Corns and Calluses
Corns and Calluses
Corns and calluses are thick, hard, toughened and dry areas of skin found on the feet. They are caused by friction or pressure from shoes, adjacent bones, or the ground as you walk. They are found anywhere on the feet and can range from very mild to very severe ulcerated/broken down areas which can also be infected. Corns and calluses can cause foot pain and can be very painful.
Plantar Foot Callus with several small corns in the area
Plantar Foot Callus
Plantar Foot Callus
A corn is a small conical shaped area of hard dead skin which presses on the underlying nerve endings and can often cause intense pain. They are normally quite small and round in shape. They are caused by friction and pressure from shoes and the ground surface. They can be found anywhere on the foot but are more commonly found on the ball of the foot and on the top of the toes. Occasionally they are found between the toes. They are often easily removed or reduced in size by a chiropodist or podiatrist giving instant relief from pain.
Soft corns are found between the toes, most commonly between the 4th and 5th toes. They are caused by the adjacent toe bones rubbing against each other. They are "soft" because of the dampness between the toes which keeps them moist. They can become infected. They often look white and rubbery. Sometimes athletes foot (a fungal infection) is also found in the area of the soft corn.
What causes corns and calluses
A callus is a larger area of hard dead skin but has no central core like a corn. It is normally less well defined than a corn. Calluses are caused by rubbing, friction and/or pressure from shoes and the ground surface. Calluses are commonly found on the sole of the foot over the metatarsal bones. Calluses might not cause any discomfort but with time or increasing thickness and size can cause a painful burning sensation on the sole of the feet.
- Tight shoes and socks
in inappropriate places
- Deformed and crooked toes (for example a hammer or claw toe which rubs on the top of a shoe)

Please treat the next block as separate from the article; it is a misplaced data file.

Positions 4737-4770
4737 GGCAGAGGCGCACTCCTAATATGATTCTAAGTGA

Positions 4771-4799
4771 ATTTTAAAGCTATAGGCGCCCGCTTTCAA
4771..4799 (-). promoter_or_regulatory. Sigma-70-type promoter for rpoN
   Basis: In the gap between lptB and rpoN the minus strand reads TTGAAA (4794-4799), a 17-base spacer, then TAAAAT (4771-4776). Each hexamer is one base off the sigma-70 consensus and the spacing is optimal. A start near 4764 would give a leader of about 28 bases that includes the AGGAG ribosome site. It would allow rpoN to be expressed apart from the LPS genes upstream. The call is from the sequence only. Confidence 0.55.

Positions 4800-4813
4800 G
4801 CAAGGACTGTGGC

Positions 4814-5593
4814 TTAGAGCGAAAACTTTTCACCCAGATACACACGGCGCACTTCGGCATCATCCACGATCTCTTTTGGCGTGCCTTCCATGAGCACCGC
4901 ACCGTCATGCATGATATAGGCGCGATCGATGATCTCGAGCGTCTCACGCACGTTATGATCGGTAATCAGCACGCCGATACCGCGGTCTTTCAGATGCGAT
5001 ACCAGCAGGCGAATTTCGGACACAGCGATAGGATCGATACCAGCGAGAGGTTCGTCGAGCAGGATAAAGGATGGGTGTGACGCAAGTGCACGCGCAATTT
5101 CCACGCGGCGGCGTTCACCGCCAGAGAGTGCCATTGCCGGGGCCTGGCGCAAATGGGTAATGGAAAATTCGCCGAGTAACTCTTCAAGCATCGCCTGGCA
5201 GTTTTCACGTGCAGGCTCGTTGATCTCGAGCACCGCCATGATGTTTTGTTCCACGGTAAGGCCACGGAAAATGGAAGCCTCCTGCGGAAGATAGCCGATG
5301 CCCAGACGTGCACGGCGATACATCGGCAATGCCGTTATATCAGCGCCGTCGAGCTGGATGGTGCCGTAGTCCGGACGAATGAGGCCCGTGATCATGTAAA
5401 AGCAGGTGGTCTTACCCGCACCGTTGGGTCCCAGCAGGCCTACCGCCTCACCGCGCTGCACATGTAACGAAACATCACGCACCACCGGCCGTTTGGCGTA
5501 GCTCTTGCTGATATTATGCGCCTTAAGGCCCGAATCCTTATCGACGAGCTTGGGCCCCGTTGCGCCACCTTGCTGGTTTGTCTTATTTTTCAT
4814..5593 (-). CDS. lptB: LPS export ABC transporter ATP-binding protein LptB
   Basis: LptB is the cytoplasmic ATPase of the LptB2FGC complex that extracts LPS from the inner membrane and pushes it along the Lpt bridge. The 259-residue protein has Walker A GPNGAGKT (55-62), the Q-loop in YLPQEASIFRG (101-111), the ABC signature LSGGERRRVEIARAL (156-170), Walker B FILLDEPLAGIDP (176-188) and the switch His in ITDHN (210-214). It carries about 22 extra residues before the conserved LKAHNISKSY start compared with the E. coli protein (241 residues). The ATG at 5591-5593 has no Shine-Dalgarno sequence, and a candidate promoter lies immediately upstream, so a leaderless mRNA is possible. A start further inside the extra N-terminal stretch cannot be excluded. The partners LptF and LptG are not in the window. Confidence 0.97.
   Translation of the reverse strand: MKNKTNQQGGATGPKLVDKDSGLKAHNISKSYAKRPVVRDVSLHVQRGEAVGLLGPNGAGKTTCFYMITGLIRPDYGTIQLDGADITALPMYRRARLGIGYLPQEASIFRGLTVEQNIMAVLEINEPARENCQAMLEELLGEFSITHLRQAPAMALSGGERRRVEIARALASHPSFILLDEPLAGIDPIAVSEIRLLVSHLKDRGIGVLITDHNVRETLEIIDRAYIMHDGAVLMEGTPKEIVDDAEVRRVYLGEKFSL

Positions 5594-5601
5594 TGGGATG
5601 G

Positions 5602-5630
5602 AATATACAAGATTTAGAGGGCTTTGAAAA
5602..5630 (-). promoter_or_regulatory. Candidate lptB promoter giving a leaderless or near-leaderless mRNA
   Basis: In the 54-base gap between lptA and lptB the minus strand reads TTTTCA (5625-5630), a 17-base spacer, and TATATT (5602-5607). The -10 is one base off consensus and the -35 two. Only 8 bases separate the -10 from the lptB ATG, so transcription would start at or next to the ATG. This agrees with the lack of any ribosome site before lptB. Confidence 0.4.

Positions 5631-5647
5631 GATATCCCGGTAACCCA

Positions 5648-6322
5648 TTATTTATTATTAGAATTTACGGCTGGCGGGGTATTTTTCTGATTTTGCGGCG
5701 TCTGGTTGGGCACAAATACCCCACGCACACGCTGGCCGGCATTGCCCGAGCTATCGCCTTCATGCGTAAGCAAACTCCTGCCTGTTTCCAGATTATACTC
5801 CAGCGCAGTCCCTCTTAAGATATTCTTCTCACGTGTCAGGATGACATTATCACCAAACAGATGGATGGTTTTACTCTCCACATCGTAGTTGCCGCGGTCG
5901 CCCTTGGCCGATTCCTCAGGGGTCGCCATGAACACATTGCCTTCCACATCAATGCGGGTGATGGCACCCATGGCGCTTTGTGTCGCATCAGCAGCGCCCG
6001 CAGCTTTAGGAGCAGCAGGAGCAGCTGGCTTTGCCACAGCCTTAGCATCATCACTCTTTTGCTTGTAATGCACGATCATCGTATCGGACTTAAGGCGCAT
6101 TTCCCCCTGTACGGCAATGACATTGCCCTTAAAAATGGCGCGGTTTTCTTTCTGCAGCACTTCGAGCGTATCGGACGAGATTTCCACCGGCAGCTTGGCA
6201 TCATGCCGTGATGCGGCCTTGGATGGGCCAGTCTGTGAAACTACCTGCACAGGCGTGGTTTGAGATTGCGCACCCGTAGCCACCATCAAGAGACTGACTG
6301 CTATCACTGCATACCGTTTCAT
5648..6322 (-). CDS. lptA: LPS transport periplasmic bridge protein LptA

- Deformed feet (for example a bunion and the bony prominences which rubs on the side or top of the shoe)
- Biomechanical /overloading in certain areas on the feet (can cause pressure in an isolated place on the plantar surface (bottom) of the foot)
- Dry skin
- Age - older skin is less elastic and much more likely to get damaged
Shoes and footwear
Shoes should be the correct size, not too small or too large.
Shoes should have plenty of room in the toe box area for the toes, particularly if you have hammer or claw toes, have soft uppers, low heels and plenty of support on the medial (inner) side of the shoe.
Carefully avoid shoes that have stitching in inappropriate places for you.
A slightly flared out heel offers much greater stability than a heel that flares in.
See the shoes I recommend.
Treatment from :
Paring Corns and Calluses
A chiropodist or podiatrist will carefully pare (cut) the dead skin away with a scalpel blade. Regular treatment is often needed to control the build up of hard skin.
Footwear and Orthotics
A chiropodist or podiatrist can advise on correct footwear, padding and orthotics (insoles or arch supports to correct walking and biomechanical problems) to try and prevent the build up of corns and calluses. See the shoes I recommend. See the ready made orthotics and Superfeet Insoles I recommend.
A chiropodist or podiatrist can advise on padding to deflect pressure away from area.
Medicated Corn Pads - contain salicylic acid
Strong chemicals can significantly harm the skin and may cause complete skin breakdown.
Use extreme caution. Be aware that people can be different ages and have different medical histories. At one end of the scale you might be young and fit and have very healthy skin. However at the other end of the scale you might be elderly, have extremely thin skin and be suffering from poor circulation. It might just about be OK for the young and fit person to use salicylic acid on a corn or callus but downright irresponsible and dangerous to self treat with salicylic acid if you are in the "elderly" category. The majority of people should NOT self treat.
Diabetics and people with poor circulation should never self treat corns and calluses. If you have diabetes or poor circulation you should always get treatment from a registered chiropodist or podiatrist.
2mm chiropody felt is an excellent padding material. On the tip of your toes I recommend products like Profoot Gel Toe Protectors. Between your toes I recommend Scholl Gel Toe Separators or Scholl Gel Toe Spreaders
File Rough Skin
Smooth away rough areas of skin. I recommend this professional foot file. Also the Heel Smoother Pro
is great for rough heels.
to lubricate areas. I recommend
CCS Professional Foot Care Cream which is an excellent foot cream. If you have extremely dry skin on your heels you should use CCS Heel Balm for 7 days and then return to the regular CCS Foot Care Cream.
Corn cutting knives and blades
How can I stop corns and calluses developing?
Never self treat with these. It is so easy to go just a little bit too far and cause damage to the skin.
Wear shoes that fit correctly and are appropriate to the activity you are doing.
Wash feet regularly
CCS Professional Foot Care Cream to lubricate areas
Wear orthotics (insoles to change the way you walk) if you need them. See Orthaheel, Vasyli and Superfeet insoles.